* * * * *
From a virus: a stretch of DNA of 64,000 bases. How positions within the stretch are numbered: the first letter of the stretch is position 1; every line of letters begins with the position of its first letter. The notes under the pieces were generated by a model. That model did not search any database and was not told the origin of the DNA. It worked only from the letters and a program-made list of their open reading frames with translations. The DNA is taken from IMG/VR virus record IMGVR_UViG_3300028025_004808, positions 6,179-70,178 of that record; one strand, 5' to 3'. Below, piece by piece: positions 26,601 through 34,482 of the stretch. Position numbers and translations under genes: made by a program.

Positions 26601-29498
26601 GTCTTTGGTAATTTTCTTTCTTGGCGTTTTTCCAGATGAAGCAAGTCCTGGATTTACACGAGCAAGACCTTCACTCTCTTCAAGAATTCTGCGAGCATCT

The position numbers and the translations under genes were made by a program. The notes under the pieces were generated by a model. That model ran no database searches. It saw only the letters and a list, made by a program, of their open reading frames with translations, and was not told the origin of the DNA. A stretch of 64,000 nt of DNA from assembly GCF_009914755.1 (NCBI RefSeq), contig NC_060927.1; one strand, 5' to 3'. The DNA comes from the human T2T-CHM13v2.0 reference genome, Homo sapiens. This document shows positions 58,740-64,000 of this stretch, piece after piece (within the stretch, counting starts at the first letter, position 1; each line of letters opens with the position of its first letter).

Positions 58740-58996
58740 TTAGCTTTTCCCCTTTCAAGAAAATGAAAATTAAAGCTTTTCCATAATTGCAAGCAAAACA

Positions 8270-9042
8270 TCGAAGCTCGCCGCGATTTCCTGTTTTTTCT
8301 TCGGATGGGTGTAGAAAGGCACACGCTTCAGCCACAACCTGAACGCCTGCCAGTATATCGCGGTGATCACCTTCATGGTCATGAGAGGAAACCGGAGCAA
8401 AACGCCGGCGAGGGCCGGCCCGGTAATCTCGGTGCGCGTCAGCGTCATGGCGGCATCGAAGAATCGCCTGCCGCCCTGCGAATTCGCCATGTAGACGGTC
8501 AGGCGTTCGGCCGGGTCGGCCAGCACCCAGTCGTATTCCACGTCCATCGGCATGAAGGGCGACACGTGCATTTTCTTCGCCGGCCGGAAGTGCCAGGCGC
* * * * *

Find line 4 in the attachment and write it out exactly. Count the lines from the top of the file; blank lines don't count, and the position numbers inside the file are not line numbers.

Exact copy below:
The position numbers and the translations under genes were made by a program. The notes under the pieces were generated by a model. That model ran no database searches. It saw only the letters and a list, made by a program, of their open reading frames with translations, and was not told the origin of the DNA. A stretch of 64,000 nt of DNA from assembly GCF_009914755.1 (NCBI RefSeq), contig NC_060927.1; one strand, 5' to 3'. The DNA comes from the human T2T-CHM13v2.0 reference genome, Homo sapiens. This document shows positions 58,740-64,000 of this stretch, piece after piece (within the stretch, counting starts at the first letter, position 1; each line of letters opens with the position of its first letter).